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English>>China Business

House prices rise for fifth consecutive month

By Hu Yuanyuan  (China Daily)

10:44, November 03, 2012

House prices in China's 100 major cities rose further in October, marking the fifth consecutive monthly increase this year, but did so at a very low growth rate, statistics from China Index Academy showed on Thursday.

The average price of new homes in the 100 cities increased 0.17 percent month-on-month to 8,768 yuan ($1,390) per square meter last month, at the same growth rate as in September.

Among the 100 cities, 56 saw prices increase on a monthly basis, compared with 60 in September. And 42 cities experienced a price drop, compared with 38 in the previous month.

Average new-house prices in 10 key cities, including Beijing and Shanghai, rose 0.33 percent on a monthly basis to 15,625 yuan per square meter. But the growth rate of pre-owned house prices shrank significantly, and six saw prices drop in October, compared with only one in September, according to the academy.

"The property market will stabilize in the remaining months of this year. Property sales and prices will be unlikely to fluctuate by a wide margin," said Carlby Xie, head of research at the real estate consultancy Colliers International (Beijing).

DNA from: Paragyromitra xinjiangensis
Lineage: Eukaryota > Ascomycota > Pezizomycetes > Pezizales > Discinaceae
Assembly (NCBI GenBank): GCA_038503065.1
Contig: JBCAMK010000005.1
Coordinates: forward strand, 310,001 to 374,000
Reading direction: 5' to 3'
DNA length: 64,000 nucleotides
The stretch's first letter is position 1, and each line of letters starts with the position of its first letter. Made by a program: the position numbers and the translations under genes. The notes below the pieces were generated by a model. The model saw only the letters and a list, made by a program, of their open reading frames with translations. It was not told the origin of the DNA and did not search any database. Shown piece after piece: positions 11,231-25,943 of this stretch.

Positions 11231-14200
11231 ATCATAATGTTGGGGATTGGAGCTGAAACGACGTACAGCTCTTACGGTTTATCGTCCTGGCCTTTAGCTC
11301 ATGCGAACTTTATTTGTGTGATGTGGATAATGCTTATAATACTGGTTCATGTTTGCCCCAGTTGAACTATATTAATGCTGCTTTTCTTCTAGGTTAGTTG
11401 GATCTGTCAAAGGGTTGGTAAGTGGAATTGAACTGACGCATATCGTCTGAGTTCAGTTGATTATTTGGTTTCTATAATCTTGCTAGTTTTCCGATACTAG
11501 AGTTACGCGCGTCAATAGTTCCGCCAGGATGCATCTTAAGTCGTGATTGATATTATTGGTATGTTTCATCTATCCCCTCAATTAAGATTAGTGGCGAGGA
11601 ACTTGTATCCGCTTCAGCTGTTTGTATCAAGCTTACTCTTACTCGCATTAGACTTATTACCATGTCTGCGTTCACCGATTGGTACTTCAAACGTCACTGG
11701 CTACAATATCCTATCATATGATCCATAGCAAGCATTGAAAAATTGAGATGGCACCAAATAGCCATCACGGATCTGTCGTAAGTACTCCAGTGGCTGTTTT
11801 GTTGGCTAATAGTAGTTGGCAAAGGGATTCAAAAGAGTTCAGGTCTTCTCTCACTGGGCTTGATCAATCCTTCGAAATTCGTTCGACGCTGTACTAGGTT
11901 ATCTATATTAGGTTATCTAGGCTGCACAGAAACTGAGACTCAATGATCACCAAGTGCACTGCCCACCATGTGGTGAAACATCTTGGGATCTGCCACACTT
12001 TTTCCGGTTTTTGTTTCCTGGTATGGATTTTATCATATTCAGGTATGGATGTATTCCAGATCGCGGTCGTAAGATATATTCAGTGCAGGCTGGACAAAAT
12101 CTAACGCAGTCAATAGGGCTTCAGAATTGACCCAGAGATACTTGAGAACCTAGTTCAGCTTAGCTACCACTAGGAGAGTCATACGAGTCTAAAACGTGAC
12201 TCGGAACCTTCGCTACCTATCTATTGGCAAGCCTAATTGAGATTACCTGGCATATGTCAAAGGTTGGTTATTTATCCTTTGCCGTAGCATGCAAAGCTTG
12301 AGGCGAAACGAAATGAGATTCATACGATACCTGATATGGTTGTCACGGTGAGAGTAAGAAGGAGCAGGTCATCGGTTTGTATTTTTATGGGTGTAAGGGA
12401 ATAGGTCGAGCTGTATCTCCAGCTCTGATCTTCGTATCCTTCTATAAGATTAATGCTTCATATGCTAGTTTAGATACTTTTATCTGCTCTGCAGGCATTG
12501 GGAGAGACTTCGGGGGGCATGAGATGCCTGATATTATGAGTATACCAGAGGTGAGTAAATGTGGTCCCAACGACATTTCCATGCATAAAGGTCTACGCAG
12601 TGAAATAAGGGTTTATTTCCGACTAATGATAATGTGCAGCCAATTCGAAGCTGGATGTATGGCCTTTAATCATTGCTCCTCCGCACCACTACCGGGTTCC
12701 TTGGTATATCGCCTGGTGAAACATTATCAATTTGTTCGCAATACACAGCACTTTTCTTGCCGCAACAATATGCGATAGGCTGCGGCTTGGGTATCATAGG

Jane Murray, head of research at Jones Lang LaSalle Asia-Pacific, said prices in China's residential sector are unlikely to rebound significantly in the next 12 months, due to the large supply.

"The trend in house prices in the short term, we believe, largely depends on monetary policy and whether real estate restrictions will continue or not," said Zhou Hao, an economist at ANZ Banking Group Ltd.

After a strong rebound in transactions in July and August, sales in October - a traditionally hot month for property sales - were flat.

Property sales in 54 major cities dropped 6.4 percent month-on-month in October, the third consecutive monthly drop, according to the real estate consultancy Centaline Group.

It said 212,713 apartments were sold in October, compared with 227,000 in September.

Second-tier cities, such as Suzhou, Hangzhou and Qingdao, saw the biggest drop, as demand there was not as strong as in first-tier cities.

"Most of the demand from self-use buyers has been met during the strong rebound since March," said Zhang Dawei, research head of Centaline Beijing.

But with the land market remaining hot and land prices further picking up, Zhang said property prices will also increase.

House prices have reversed declines since June, when the central bank cut interest rates to stem an economic slowdown and some local authorities eased restrictions as land-sale revenues fell.

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